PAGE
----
According to a survey conducted by the BBC, half of British women and a fifth of men have been sexually harassed at work or a place of study. 63% of the women who took part in the survey said they didn’t report it to anyone, and it’s even higher for the men - with 79% of them not reporting it either.
What is Sexual Harassment?
As defined by citizensadvice.org, Sexual Harassment is any unwanted sexual nature which:
- violates your dignity
- makes you feel intimidated, degraded or humiliated
- creates a hostile or offensive environment
Why don't people come forward sooner?
Reasons victims don't want to tell people about what happened:
People feel shame after sexual assault. Shame is often caused by people blaming themselves for the misconduct of their perpetrator. Victims feel responsible for letting it happen to themselves as if it was their fault. The feeling of shame can make people fall in on themselves and shut out the rest of the world. The feeling of humility can stop someone from speaking out about their assault due to their lack of control over the situation. Women, in particular, can feel at fault when phrases like "What did she expect when she was wearing something like that" are thrown about.
Fear and intimidation
If a victims abuser is in a position of power, then there may be fear associated with coming forward due to the perpetrator being in a higher position of power and believing that with that they are bulletproof. If the perpetrator and victim are in the same workplace, there may be a fear of job loss. The fear of standing alone to face a powerful individual can make victims shy away from pursuing legal action. What's more, if the perpetrator is in a position of power where they threaten with the action of their legal team, the victim could feel inferior to this team of legal power, resulting in concealing their story.
Fear of consequences
Many fear that they will not be believed if they tell their story, stories of women 'making up stories after men rejected them' are far too common. Another reason they may not come forward is the endless questions and days of interviews that may be followed after they come forward, some may not want to relive it. People can also fear the lack of support from family or friends if they are showed in a negative light from the perpetrator or their colleagues/legal teams. Additionally, people fear the loss of jobs/promotions and reputations.
Some victims don't value themselves enough to feel like they should come forward. The more abuse that an individual puts up with from their abuser, the less they can respect themselves. The repercussions of shame can lead an individual to have lowered self-esteem.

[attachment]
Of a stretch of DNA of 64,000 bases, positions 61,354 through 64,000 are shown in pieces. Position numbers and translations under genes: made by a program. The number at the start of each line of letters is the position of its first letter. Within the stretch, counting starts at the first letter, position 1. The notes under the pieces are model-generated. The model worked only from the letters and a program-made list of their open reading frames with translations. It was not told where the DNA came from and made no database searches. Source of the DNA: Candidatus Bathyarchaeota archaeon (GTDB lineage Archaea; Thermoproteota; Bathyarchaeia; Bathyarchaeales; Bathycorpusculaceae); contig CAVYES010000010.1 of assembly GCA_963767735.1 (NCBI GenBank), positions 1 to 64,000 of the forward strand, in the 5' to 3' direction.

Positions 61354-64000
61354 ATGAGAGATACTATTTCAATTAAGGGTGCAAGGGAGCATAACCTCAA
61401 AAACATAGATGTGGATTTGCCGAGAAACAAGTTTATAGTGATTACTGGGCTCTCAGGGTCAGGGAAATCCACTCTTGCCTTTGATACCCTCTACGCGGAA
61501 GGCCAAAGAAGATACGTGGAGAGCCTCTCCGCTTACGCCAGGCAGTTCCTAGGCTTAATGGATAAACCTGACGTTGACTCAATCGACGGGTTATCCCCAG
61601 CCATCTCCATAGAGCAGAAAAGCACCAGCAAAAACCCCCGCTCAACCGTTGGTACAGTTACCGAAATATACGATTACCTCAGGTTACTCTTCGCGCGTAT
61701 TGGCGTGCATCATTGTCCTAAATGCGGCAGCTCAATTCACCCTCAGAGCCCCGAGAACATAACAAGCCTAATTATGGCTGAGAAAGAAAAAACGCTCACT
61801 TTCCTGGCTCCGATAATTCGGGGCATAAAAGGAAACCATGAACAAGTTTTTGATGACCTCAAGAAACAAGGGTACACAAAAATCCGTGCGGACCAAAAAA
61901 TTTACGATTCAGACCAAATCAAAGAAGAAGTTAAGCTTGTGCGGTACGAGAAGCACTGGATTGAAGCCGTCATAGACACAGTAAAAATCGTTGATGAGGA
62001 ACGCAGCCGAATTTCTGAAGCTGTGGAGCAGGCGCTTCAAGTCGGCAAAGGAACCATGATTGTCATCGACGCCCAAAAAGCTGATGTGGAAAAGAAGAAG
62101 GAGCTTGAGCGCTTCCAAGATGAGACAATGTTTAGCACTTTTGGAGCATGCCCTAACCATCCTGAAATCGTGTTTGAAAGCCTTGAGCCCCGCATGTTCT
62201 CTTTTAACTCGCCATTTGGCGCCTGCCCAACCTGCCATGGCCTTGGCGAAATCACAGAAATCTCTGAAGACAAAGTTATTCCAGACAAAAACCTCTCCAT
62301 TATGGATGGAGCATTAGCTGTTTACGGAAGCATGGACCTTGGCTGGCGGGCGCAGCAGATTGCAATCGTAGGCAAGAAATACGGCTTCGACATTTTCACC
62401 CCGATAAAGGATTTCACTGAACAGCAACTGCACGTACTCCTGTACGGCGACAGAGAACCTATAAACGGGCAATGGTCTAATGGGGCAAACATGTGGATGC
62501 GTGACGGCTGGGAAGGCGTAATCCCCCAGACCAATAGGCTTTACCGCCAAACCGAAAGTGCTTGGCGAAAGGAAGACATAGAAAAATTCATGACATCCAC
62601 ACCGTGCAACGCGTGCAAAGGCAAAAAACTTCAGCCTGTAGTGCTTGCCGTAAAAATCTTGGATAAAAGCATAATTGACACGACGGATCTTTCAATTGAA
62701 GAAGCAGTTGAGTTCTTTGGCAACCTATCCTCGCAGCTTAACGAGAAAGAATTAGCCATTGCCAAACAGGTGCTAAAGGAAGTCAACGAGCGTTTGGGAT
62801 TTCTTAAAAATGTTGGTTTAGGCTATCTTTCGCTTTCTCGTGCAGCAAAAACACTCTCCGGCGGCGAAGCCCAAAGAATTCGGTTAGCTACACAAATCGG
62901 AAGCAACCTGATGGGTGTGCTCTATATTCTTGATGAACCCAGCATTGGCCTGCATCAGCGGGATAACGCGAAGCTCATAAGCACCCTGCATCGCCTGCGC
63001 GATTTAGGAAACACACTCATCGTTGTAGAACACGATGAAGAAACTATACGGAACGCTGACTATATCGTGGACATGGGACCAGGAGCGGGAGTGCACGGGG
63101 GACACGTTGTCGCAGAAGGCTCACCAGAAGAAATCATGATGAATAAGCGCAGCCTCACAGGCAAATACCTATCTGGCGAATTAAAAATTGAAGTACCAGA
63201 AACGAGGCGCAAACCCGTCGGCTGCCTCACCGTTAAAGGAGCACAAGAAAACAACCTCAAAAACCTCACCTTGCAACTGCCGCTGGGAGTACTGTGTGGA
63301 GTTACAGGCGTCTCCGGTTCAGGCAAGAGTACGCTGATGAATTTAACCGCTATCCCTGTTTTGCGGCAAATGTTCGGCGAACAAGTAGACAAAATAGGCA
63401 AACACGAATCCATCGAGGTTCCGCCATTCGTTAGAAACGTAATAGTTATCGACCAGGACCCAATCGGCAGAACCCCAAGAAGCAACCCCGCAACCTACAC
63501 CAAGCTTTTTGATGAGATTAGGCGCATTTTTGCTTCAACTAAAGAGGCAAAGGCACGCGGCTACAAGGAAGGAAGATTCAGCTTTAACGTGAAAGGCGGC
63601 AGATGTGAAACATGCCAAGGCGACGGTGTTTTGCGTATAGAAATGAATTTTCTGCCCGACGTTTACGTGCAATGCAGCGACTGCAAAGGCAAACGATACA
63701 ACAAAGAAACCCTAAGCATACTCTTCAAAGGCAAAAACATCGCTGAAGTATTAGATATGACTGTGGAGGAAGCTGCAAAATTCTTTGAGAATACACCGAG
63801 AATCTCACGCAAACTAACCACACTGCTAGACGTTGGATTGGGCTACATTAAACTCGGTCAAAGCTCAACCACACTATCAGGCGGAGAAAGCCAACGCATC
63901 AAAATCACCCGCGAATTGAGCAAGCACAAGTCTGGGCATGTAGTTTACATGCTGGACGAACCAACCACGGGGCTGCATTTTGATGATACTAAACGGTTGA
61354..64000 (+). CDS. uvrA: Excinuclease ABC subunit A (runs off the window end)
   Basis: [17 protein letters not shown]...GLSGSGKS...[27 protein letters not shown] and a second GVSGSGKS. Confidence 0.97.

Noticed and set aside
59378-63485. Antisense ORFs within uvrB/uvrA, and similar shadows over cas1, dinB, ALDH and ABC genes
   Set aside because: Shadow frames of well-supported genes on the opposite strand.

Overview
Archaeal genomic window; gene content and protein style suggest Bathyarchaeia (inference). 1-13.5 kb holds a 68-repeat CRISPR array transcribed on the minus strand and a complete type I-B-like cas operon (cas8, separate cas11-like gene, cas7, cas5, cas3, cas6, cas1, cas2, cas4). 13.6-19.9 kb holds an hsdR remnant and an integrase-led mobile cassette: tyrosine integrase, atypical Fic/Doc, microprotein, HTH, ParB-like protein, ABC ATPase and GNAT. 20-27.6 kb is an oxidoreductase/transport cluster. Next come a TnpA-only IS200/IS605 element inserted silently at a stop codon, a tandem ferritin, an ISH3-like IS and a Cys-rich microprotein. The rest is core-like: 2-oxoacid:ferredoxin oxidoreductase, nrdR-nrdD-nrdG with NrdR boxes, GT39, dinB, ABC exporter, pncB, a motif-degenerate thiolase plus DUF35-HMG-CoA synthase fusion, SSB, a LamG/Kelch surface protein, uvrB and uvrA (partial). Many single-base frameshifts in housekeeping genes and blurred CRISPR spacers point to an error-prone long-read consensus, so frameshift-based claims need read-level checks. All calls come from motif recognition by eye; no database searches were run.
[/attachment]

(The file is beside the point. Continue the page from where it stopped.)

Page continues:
History of being sexually assaulted
Those who have experienced sexual assault in the past, are likely to be subject to experiencing it again. There is a correlation between women who have experienced sexual abuse or assault as a child and then experiencing it again later on in life. The Office of National Statistics shared that 'More than half (51%) of adults who were abused as children experienced domestic abuse in later life'. They may not have been believed earlier in life and fear disbelief again.
Sometimes at the time of the assault, a victim could be drugged or intoxicated. Because of this, they may have vague memories of the event and additionally, they may doubt their memories of the attack. Sometimes, another individual coming forward can provoke the confirmation of a victims thoughts. As well as this, the legal defence team of a perpetrator could use this in their favour to discredit the victim's story.
Reasons people don't want to come forward sooner:
- They want to wait until their abuser is incarcerated or has died.
- The perpetrator could be in relation to the victim or their family so they don't want to hurt the feelings of them too.
- They feel like they can come forward once someone has come forward for the same reason. They might feel stronger when they are not alone.
- They don't have the emotional strength.
- They believe that they have done something wrong themselves.
How to help people come forward
In the workplace:
- Know how to identify sexual harassment (Training is recommended for all workplaces)
- Be aware of what it is
- Know how to confront and report sexual harassment.
What to do when it happens:
- Believe in them and acknowledge how hard it must have been for them to tell you this.
- Confirm that it isn't their fault and they are not alone in this because the support you will provide for them.
- Also, confirm that this shouldn't have happened to them and they did not deserve this.
- Avoid judgement
- Familiarise yourself with some resources to provide to the victim, you are not an expert, but you can support them.
Download our free Sexual Harassment White Paper and learn more about how you can transform culture in your workplace.
HR Compliance Training
We provide a large range of HR Compliance Training courses including Sexual Harassment Awareness Training, Bullying & Harassment at Work, Equality and Diversity Training and Stress Awareness Training. Remember, you can try up to three of our courses for free, at any time!
Phone Numbers for Victims of Sexual Assault:
NSPCC Helpline: 0808 800 5000 (24 hours, every day)
Sexual Assault Referral Centres: Click here